Remote Work Isn’t the Time to Overlook Engagement and Connection

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May 11, 2020
This article is part of a series called Remote Work.

Microsoft recently set the standard for prioritizing company connectedness in a time of fully remote work. The tech giant managed to pull off a historic, all-remote town hall meeting bringing together 148,000 employees across 210 countries.

But when it comes to going the extra mile to boost engagement and foster connectedness, many businesses fall short.

Realistically, many organizations focused on other priorities during the first few weeks of remote work. They needed to get employees comfortable working remotely and establish how the business would operate moving forward. Now, most businesses have adapted, making it the perfect time to bring connection and engagement back to the workplace — remote or otherwise.

Shift from communicating facts to fostering connection and engagement

With procedural communication and technology adjustments squared away, keeping employees connected, engaged, and happy for the remainder of remote work should be your top priority. In addition to virtual town halls and Zoom happy hours, you need to take proactive steps to promote connectedness and engagement while everyone works at a distance.

  • Be human. First and foremost, this is the time to demonstrate humanity and empathy. When employees are worried about the health of their families, their supply of groceries, and keeping up with the latest news, work deliverables may be the last thing on their minds. Lead by example so your employees can divide their time between family needs and work priorities without feeling guilty. Company leaders should communicate to their teams when they go offline for an hour to play with their kids or adjust their working window to grab groceries. By providing greater transparency about the realities of remote work, you can empower employees at all levels to follow suit.
  • Encourage daily connections. Healthy work cultures thrive on quick “hellos” and ten-minute desk chats. But with interpersonal communication now limited to essential teammates, a level of camaraderie may be missing. A lack of consistent communication can also create disconnects across teams and make it difficult for information to flow smoothly throughout the organization. Again, lead by example and send a quick chat to check-in with those you might normally grab coffee with or send an email encouraging others to do the same — guilt free.
  • Don’t silo successes. Make sure employees have a platform to share and celebrate their successes with the entire organization. Even small wins and a few coworker kudos give employees something to cheer about during a time when they might be struggling. For example, many companies use a sales gong to celebrate the signing of a new client or deal. Finding a way to incorporate that same signal of success into the digital workplace reaffirms that wins are still happening, and it encourages employees to continue working hard and staying productive.

Make sure that increased communication and connection doesn’t backfire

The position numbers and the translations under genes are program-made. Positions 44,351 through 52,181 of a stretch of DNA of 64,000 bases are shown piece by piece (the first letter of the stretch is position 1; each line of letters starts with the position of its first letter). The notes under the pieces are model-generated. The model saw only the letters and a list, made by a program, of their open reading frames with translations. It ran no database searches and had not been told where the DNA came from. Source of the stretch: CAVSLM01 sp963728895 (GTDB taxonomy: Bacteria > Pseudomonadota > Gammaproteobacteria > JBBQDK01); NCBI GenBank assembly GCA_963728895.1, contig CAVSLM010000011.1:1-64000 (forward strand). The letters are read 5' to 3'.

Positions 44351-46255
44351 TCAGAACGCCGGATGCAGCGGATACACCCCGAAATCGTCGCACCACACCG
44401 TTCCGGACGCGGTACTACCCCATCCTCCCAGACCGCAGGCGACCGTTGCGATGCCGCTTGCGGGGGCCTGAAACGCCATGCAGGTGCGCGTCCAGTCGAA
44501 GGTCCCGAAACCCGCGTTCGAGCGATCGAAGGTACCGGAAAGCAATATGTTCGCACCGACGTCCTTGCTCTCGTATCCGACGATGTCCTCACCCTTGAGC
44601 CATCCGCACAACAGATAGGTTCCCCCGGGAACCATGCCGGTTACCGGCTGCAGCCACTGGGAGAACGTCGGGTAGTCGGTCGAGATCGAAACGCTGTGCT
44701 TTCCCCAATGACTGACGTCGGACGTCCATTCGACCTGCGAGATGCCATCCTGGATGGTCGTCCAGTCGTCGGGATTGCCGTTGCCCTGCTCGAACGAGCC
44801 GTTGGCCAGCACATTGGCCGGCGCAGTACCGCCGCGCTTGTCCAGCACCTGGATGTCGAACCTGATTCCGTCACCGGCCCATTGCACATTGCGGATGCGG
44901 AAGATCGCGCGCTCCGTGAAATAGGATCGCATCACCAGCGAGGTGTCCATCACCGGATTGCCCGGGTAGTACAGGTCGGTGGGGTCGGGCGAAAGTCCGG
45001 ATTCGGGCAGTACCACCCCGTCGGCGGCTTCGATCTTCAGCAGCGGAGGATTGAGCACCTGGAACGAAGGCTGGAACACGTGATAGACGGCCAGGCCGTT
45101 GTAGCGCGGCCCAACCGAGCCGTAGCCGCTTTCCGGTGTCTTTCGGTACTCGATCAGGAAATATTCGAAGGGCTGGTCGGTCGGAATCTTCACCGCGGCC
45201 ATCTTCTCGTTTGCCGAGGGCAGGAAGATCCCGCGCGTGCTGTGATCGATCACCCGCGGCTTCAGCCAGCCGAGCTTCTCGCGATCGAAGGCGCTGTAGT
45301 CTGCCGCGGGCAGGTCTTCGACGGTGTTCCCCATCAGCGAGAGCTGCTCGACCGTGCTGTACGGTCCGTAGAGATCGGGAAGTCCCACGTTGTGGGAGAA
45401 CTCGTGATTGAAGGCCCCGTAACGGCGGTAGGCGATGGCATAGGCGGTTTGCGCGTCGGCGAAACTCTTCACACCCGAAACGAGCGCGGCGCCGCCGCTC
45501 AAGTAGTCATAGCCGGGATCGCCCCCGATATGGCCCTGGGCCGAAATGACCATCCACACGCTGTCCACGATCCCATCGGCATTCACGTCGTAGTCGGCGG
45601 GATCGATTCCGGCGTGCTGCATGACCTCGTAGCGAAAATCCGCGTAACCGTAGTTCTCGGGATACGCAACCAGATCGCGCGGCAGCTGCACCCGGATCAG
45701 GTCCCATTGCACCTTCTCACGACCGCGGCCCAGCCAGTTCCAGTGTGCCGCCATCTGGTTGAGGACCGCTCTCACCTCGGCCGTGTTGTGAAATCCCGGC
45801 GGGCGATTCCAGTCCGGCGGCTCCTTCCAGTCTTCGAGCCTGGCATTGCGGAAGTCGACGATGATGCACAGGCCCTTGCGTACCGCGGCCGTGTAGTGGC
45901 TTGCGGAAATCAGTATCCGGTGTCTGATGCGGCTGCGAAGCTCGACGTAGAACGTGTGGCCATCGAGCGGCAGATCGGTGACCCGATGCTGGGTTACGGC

Effective communication and engagement strategies with an entirely remote workforce hinge on using the right tool for the right message. For example, a kudos or a high five can easily get buried beneath rapid-fire chat conversations, meaning it might never be viewed by the intended recipient.

While hyper-communication was always a problem, the pandemic has exacerbated the issue. Employees are bombarded with meaningless updates and oversharing on apps like Slack and Teams. To help alleviate the flood of messages, create guidelines around how employees should share specific types of information. For example, if your company uses Slack, create a #KudosCorner channel to share successes and encourage only non-text reactions to the posts to limit chatter. Or, better yet, publish this type of information more formally inside your intranet through a forum, so there is consistency in how kudos are shared and the criteria for giving a shoutout.

With “noise” at an all-time high, it’s also critical to ensure that important information shines through. Consider taking official HR announcements and messages from the C-suite off communication apps and revert to tried-and-true tactics like blog posts on the company intranet or as a secondary option, email. At a time when employees feel unsettled, these tactics offer the benefit of familiarity — and they can stand alone without being lost as is all too common with Slack and Teams.

Is your company ready for company-wide, remote work going forward?

Once engagement processes are in place and communication channels sorted, step back and analyze the tools you have, how employees are using them, and whether or not they are performing effectively. Is your company intranet full of outdated content that no one cares about? Are resources buried in Slack channels actually everyday essentials? The answers to these questions are helpful tools for carrying your organization forward and allowing it to prepare for the possibility that company-wide remote working could happen again.

While it is hard to prepare for something unprecedented, in an instant, almost every organization found themselves in a very difficult situation: Setting their employees up for remote success and then adjusting to a new way of work. But whether your workforce is totally remote or in the office, pay attention to engagement, connection, and everyday communication. While it’s critical that daily outputs remain high quality, interpersonal communication and connection is the fuel that keeps the engine running.

This article is part of a series called Remote Work.